Saturday, October 3, 2015

The Boreal - Small Wonders - exhibition of small size original printmaking

a viewer looking at my work and also reading the short little stories that accompany each piece underneath.

Today my series of 24 new small studies on paper officially opened to the public.
The works are hung in the small corner public gallery space at the Baggage Building Arts Centre in my hometown of Thunder Bay, Ontario.
This project commenced in the late spring of 2013 when I applied for and received a Northern Arts new works project grant from the Ontario Arts Council. 
My vision was to focus on creating a series of small studies on paper examining elements of the Boreal Forests of our region in the scope of flora and fauna.

Here is the artist statement: 

An image can relay many things, even from the perspective of a small size in comparison to a larger counterpart. It is my hope these studies that originate from a variety of original print based processes will encourage the viewer to come closer and develop an intimate relationship with each work.
The idea of “small” relates also to the actual subjects being studied, especially delicate tiny plant, mammal, insect, amphibian and bird species native to this region that co-exist with other larger forms of life found within the boreal forest.

Natural environments have been the main component of many of the images I have created to date. With this series I have continued explorations on this theme but with greater emphasis towards personal close up observations of select components of the natural environment.
I have utilized a range of printmaking techniques to achieve the final imagery. These include serigraphy, collagraph and intaglio (drypoint from acrylic plate both drawn art and photo based imagery on the surface of polymer plates). I have also paired hand-colouring with the intaglio plate based images.

The forests of Northwestern Ontario harbour a wide variety of plant, animal and insect life that are unique to this region of Canada. Many rare species have been able to adapt and thrive here due to factors created by historical geographic disturbances and unique climatic factors due to the influence of location between the Canadian North and the Great Lakes. Proximity to Lake Superior has also been a significant factor as it keeps the climate somewhat cooler in areas close to the lake.
Unfortunately conditions favourable for many of these species are being altered due to influences occurring on the planet such as climate change and the presence of man through resource industries such as forestry and mining and others. These factors have been playing influence towards the survival of many species.
Predictions made by NASA scientists in the fall of 2011 indicate that the Great lakes basin area of North America will be one of the most affected regions during the next few decades in the scope of climate and there will be noticeable changes in habitats directly related to conditions that were once favourable for species to thrive in.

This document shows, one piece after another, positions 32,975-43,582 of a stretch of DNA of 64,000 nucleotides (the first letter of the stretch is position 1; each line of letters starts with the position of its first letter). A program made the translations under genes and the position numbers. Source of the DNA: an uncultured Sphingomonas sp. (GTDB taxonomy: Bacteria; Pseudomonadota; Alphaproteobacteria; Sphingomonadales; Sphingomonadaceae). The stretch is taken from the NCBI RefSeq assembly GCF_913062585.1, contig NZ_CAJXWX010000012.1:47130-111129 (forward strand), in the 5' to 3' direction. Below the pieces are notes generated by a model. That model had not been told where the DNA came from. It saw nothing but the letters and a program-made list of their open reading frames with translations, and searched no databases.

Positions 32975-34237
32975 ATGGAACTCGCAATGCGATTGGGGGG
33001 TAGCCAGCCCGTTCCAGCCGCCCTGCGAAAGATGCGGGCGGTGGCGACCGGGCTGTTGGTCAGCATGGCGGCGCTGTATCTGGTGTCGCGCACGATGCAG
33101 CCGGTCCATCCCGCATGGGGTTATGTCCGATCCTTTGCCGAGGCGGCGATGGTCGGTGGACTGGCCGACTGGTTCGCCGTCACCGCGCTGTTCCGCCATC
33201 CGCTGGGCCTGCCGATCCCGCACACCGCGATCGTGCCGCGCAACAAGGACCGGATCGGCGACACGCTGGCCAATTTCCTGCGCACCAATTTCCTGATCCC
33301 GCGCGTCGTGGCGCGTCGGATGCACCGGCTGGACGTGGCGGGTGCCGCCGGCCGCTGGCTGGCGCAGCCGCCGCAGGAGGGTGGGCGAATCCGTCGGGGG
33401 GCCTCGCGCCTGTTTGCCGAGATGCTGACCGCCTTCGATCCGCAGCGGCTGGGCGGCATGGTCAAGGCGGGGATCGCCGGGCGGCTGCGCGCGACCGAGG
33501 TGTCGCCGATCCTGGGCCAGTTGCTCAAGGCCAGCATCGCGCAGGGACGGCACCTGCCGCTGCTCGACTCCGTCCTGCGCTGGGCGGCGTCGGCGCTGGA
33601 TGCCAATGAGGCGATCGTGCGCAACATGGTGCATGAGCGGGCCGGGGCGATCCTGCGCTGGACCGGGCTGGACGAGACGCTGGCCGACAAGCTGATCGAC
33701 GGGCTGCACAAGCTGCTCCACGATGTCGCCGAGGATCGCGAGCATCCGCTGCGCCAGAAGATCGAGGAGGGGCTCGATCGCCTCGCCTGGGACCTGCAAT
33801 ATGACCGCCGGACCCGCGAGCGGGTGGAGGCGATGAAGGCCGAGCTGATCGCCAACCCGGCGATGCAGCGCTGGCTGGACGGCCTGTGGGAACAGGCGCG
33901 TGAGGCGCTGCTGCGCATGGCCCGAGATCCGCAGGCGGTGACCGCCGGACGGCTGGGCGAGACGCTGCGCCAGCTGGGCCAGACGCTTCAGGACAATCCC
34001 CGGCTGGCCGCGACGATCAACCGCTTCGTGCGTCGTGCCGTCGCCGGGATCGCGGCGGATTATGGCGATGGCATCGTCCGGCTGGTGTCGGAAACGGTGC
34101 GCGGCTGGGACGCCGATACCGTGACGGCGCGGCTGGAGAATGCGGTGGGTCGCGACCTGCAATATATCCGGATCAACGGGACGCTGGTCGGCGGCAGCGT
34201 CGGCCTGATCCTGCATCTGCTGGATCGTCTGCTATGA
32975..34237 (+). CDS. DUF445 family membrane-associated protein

We may indeed see the disappearance of many of these unique components of nature. I feel that documentation of particular components of the natural environment found in this
region is an important issue worth examining.

My role as an artist in this case is to present you the viewer with a series of studies that examine established relationships between environments and habitation of species as they presently exist. It may also raise awareness that the influence our own species has on other forms of life found on the planet.

I did not use relief carving this time due to a shoulder injury that affected my drawing hand and arm. Holding a cutting tool and attempting to carve away a surface for prolonged durations proved to be extremely painful and I was forced to omit using this approach intended for creating a few of the images (that was part of my original vision). Therefore following approval of the changes for my project grant funding from the OAC more emphasis was directed towards exploration of photo images translated to plate etchings. After some rehabilitation I found that I was able to spend time applying watercolour and acrylic inks to these studies with less pain involved. I can happily say that I believe my injury is making a great improvement and I should hopefully soon be able to find full use of the arm for my artistic pursuits.

Caribou Lichen
photo etch with hand colour

closer view

I used the following techniques to create the 24 studies that are listed below:

  • serigraphy
  • collagraph
  • drypoint on acrylic plate
  • drawn/painted original artwork on film exposed to polymer plate
  • photo positive on polymer plate

The 24 studies feature represent five species that include mammals, insects, birds, amphibians and plants that are found in the boreal forests of Northwestern Ontario. They are:

red fox
woodland caribou
red squirrel
great horned owl
canada jay
red-breasted nuthatch
american white pelican
northern flicker
pileated woodpecker
american toad
western painted turtle
caribou lichen
scarlet waxcap mushroom
blue flag iris
wild rose
nodding trillium
smartweed (polygonum amphibus)
marsh calla (berry)
monarch butterfly
flower longhorn beetle

you can view all 24 images in gallery 6 in my website:

There is an article on the show in our local culture publication called the Walleye. Print copies are available free at many different locations around Thunder Bay and region but they also have the issues available online to view.
Here is the link to the most recent issue with the article about yours truly on page 29.
This project was made possible through funding from the Ontario Arts Council.

1 comment:

  1. Stunning exhibition, and heartening to see that the Ontario Arts Council is sponsoring this kind of work. A significant body of work you can be proud of, congratulations!